Chris Holtmann hadn’t been Ohio State's men's basketball coach long when he popped into a Barnes & Noble near his Upper Arlington home. The Buckeyes, reeling from a season that saw them miss out on the NCAA and NIT tournaments, weren’t expected to do much in Holtmann’s first season.
Staring him in the face was a full-color reminder. The cover of Athlon Sports’ 2017-18 preview magazine featured Indiana’s Robert Johnson on its cover and a headline reading, “It’s Miller’s Time at Indiana,” a reference to newly hired coach Archie Miller.
“In Columbus, in my neighborhood, the college basketball preview comes out and it has a team in our league that was at that time not even picked to finish in the top four or five, but (still) none of our players were on the cover,” Holtmann said. “They had a team from our league’s player on the cover. I thought, to me, that was a significant statement about how relevant our program was at the time.”
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The Hoosiers, picked ninth in the magazine, drew the cover ahead of the Buckeyes, who were picked 12th with the explanation: “Chris Holtmann left more talent at Butler than he inherits at OSU.”
Clearly expectations were low. But two seasons later, Holtmann and the Buckeyes will enter the offseason with drastically different projections. After consecutive NCAA Tournament experiences while navigating a hole blown in the roster thanks to the disappearance of the five-man 2015 recruiting class, Holtmann has a core group of experienced players that includes just one senior and will combine with a top-10 recruiting class.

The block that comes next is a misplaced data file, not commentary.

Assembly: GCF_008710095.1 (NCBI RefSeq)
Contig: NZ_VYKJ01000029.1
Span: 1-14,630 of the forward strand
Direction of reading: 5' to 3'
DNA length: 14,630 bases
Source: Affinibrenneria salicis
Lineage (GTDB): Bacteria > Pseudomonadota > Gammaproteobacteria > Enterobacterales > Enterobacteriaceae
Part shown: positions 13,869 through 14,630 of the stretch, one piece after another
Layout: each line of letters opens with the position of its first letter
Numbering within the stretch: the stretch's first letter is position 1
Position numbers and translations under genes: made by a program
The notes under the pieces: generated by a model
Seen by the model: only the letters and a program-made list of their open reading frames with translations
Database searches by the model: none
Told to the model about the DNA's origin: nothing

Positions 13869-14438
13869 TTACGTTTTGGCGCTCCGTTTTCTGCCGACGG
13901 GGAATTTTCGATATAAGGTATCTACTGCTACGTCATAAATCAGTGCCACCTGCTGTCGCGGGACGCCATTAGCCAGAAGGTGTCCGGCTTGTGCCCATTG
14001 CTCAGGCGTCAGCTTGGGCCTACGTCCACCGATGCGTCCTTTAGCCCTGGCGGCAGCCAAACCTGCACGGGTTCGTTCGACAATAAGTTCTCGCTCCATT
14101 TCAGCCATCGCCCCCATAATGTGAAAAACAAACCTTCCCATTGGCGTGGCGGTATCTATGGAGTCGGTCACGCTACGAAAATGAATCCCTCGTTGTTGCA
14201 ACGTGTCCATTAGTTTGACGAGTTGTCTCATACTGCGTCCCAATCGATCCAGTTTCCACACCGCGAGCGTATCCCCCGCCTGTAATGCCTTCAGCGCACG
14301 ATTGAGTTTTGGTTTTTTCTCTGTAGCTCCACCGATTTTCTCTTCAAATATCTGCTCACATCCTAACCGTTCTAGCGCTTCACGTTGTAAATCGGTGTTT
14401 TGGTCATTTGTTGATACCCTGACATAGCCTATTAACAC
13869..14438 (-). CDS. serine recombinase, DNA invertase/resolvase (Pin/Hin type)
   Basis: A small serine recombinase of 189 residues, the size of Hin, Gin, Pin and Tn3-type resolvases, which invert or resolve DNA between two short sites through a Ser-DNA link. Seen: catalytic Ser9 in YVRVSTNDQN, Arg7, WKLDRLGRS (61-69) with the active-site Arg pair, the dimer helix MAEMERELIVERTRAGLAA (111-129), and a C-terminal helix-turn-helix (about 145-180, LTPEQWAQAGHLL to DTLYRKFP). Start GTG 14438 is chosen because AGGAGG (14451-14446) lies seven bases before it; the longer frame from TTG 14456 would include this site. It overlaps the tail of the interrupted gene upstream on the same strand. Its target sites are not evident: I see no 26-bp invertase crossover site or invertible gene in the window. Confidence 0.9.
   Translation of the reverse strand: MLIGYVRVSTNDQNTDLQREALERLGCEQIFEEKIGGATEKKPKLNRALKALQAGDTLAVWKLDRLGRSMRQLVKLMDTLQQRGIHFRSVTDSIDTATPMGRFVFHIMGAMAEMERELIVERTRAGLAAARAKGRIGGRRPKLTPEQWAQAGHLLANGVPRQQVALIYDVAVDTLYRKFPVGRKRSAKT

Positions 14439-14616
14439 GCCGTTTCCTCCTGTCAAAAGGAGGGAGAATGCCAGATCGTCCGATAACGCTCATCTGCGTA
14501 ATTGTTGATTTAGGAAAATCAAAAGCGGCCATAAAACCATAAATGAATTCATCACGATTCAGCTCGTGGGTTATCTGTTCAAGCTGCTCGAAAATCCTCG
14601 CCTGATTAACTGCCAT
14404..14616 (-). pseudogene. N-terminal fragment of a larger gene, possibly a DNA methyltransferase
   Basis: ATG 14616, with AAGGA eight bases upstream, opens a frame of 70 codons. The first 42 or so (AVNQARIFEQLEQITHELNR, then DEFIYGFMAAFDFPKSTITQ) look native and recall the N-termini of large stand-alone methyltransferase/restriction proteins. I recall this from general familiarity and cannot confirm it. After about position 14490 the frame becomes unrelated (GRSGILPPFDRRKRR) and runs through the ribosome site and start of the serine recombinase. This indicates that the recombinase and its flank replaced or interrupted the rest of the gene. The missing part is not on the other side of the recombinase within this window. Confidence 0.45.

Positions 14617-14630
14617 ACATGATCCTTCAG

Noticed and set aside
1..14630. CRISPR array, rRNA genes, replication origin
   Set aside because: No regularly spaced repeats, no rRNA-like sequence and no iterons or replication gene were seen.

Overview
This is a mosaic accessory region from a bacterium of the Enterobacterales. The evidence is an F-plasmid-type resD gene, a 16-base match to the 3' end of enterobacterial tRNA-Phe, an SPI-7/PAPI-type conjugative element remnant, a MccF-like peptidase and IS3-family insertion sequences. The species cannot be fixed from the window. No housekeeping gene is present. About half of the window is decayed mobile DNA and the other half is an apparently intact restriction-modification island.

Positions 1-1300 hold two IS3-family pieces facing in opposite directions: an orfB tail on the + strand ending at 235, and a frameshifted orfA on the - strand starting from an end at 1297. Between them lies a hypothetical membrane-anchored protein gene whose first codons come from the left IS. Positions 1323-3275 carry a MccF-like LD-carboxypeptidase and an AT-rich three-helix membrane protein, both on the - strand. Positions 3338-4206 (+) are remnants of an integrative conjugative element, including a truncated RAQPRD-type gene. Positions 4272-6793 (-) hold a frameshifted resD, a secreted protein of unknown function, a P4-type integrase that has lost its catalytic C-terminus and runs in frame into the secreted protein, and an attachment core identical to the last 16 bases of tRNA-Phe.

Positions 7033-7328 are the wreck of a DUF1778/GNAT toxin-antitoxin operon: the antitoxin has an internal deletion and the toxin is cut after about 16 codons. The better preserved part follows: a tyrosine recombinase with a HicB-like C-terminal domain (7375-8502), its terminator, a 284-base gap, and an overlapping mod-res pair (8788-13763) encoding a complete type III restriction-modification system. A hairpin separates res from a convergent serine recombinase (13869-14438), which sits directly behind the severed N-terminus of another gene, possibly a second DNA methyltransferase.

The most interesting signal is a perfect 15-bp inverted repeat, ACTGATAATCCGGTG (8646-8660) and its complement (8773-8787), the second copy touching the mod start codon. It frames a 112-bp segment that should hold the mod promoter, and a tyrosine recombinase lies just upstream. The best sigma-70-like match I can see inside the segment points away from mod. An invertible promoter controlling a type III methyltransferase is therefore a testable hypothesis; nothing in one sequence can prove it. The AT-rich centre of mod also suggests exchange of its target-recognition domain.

The national expectations have raised correspondingly. With rosters in flux as players test their NBA draft stock, the Buckeyes are widely projected as a preseason top-25 team next season. Although Holtmann dismissed the concept of rankings in April — “(they exist) so people can click on them,” he said — the thought of higher expectations isn’t something the coach is shying away from.
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“I didn’t get into coaching at the highest level of college basketball to be fearful of expectations,” he said. “We’ve got a lot of work ahead of us. One of the things that we tried to do and wanted to do as quickly as we could when we got the job was to become relevant as a program. As quickly as we could, we wanted to get relevant as a program.”
It’s not all been roses, as last season’s 8-12 Big Ten record demonstrates. The same goes for a five-game losing streak that threatened to derail a 12-1 start. But the experiences that the bulk of this roster has gotten, from winning through adversity to reaching the second round of the NCAA Tournament in consecutive years, have the Buckeyes ahead of schedule in Holtmann’s eyes.
“I wasn’t sure this quickly we would be in a position to where we would have guys that have had early tournament success, both getting there and then competing,” he said. “That’s just the reality. Now, I also know that we have a lot of work ahead of us and significant question marks about how we’re going to be in certain areas given the year we just went through in the Big Ten. But I feel like our program is very healthy now.”
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And if a tangible sign of progress is needed, Holtmann’s newsstand before last season provided a few.
“Well, I went back and checked last year and C.J. Jackson was on the cover,” he said, before deadpanning, “I felt good. Got warm and fuzzy inside.”